URBAN AGENDA: Let’s register more New Yorkers at fair rates!

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In 2015, our annual Unheard Third survey – the only opinion poll of its kind on low-income people in the country – found that one in four respondents said they could not afford metro and bus tickets. . Life in this city depends on our public transportation system, and without access people cannot get to work, medical appointments or school. We knew we had to do something.

After further research into the affordability of transit by the Community Service Society (CSS) and collaboration with local transit advocates and the Riders Alliance, the concept of the Fair Fares program was born.

But even the best of ideas don’t go anywhere without political will. Fortunately, Fair Fares gained momentum and had early support from then-lawyer Letitia James and Town Comptroller Scott Stringer. We have partnered with the Riders Alliance and a broad coalition of activist, labor, legal and community groups to secure the endorsement of nearly every elected municipal official, as well as editorials in major newspapers. This support was crucial, but funding for the program was just as essential. City Council Chairman Corey Johnson led the budget fight for funding.

Fair Fares finally became a reality in August 2019, marking a new day for hundreds of thousands of New Yorkers who, due to their economic hardships, were often forced to choose between public transportation and other necessities such as than food, medicine or the payment of rent. The program offers half-price public transit fares to New York City residents between the ages of 18 and 65, whose incomes are at or below the federal poverty line. Today, more than 245,000 New Yorkers are enrolled at fair rates – a benefit more critical than ever with so many New Yorkers struggling to recover economically in the aftermath of the pandemic.

While inextricably aligned with his promise to make New York City a more equitable place to live and work for New Yorkers at the bottom of the economic ladder, Mayor Bill de Blasio did not initially support the initiative. . In fact, even after the allocation of funding at fair rates in the 2019 budget, his administration chose to implement the program in limited phases, initially by invitation only to salaried beneficiaries of a cash assistance and SNAP benefits (food vouchers). But in late January 2020, the city opened the program to all eligible city residents.

As fair rates are open to full registrations, Blasio’s administration has launched a marketing campaign to promote it on buses and the metro. Enrollments only increased when COVID-19 hit, effectively cutting off the city’s economy and drastically reducing the use of public transportation. The advertising campaign was suspended, registration centers closed, and the application process was moved online.

More than a year and a half later, transit ridership begins to increase slowly, but steadily. Last week, the city’s subway (and Staten Island Railroad) ridership exceeded three million for three consecutive days. While this figure is still almost 50% below pre-pandemic levels, it is nonetheless a positive sign that people are gradually starting to return to the system. And after criticism from advocates – including CSS – that his administration was not publicizing the program, the mayor announced in July that the city would organize an “aggressive outreach effort” to raise awareness.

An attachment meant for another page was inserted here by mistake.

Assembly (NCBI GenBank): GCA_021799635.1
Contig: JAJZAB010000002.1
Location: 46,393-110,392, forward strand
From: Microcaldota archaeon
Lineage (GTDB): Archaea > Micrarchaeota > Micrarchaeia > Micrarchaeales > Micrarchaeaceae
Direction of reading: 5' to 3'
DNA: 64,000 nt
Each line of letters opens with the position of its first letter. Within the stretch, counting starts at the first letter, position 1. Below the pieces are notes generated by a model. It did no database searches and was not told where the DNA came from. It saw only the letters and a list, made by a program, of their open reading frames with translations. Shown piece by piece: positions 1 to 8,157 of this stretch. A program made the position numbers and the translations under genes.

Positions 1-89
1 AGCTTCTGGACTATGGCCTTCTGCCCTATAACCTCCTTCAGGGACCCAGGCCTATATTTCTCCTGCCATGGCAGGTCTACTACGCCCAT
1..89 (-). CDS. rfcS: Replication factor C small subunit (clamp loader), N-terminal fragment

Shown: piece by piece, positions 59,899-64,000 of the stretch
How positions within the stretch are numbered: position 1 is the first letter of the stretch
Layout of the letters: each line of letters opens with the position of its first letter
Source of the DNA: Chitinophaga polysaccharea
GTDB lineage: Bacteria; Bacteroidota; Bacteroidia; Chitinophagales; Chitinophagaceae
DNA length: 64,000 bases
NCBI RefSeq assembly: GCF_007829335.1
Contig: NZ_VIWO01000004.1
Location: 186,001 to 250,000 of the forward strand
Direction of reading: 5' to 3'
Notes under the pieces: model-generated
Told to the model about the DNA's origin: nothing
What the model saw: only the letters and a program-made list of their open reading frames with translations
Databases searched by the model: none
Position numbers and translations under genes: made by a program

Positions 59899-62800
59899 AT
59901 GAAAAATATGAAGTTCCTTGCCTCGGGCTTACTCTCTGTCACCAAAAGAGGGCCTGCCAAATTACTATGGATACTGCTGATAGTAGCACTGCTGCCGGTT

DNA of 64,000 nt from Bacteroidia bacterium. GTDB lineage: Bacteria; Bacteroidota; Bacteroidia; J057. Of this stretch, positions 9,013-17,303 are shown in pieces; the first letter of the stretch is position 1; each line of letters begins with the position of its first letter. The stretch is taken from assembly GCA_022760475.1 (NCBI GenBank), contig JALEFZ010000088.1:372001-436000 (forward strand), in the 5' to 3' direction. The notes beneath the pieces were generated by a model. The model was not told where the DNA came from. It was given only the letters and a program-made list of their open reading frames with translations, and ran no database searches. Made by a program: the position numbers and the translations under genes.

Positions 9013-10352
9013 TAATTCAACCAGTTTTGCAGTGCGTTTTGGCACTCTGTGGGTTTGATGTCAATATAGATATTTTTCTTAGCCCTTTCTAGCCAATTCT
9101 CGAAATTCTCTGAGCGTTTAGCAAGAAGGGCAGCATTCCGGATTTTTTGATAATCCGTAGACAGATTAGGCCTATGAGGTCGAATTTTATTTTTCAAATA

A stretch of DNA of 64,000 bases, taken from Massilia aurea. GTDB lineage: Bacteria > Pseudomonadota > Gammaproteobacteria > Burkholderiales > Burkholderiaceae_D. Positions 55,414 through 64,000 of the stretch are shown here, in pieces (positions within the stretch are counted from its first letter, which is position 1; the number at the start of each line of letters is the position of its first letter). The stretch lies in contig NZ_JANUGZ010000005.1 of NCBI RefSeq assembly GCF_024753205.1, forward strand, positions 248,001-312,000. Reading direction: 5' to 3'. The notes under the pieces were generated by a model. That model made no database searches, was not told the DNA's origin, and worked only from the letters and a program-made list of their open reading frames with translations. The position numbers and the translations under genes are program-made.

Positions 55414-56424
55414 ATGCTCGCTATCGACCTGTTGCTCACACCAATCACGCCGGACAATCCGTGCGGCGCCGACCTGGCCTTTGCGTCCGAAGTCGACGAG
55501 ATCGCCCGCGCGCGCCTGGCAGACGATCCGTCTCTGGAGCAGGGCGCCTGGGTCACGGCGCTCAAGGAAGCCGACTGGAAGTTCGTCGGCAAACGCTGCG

Digital metro ads and radio spots promoting fair fares began airing in September, along with neighborhood advertising in nail salons, barber shops and bodegas, according to the Resource Administration. human resources of the city, which manages the program. And from next month, advertisements will start appearing on buses, subways and bus shelters.

Although it took too long for him to sustain the program, Mayor de Blasio deserves credit for devoting resources to advertising fair rates. With less than a third of eligible New Yorkers enrolled, we must do all we can to get the word out. Our transit system is the economic engine of the city. Expanding access to work, vocational training, and education opportunities – especially for those most affected by the pandemic – helps everyone and contributes to the city’s recovery.

More can be done to ensure that eligible New Yorkers can benefit from fair rates. The city could start by screening applicants for public assistance and food stamps for the program at the point of admission. Likewise, the city should solicit the participation of NYCHA and CUNY to make fair tariffs known to its respective communities.

Earlier this month, MTA Interim President and CEO Janno Lieber said he would like to double registrations to the Fair Fares program over the next year. It is certainly achievable, but it will require sustained engagement from the MTA long after the city’s advertising campaign has ended and a new mayor takes office. There are good reasons to be optimistic, however: Eric Adams, the alleged next mayor of New York City, supports Fair Fares.

When it comes to progressive policies, Fair Fares is on par with Paid Sick Leave and Universal Pre-K in improving the lives of our lower income friends, neighbors and family members. Let’s do all we can to get them listed. New Yorkers can apply online or call 311 for more information.

David R. Jones, Esq., Is President and CEO of the Community Service Society of New York (CSS), the primary voice on behalf of low-income New Yorkers for more than 170 years, and a member of the Board of administration of the MTA. The opinions expressed in this column are solely those of the author. The Urban Agenda is available on the CSS website: www.cssny.org.


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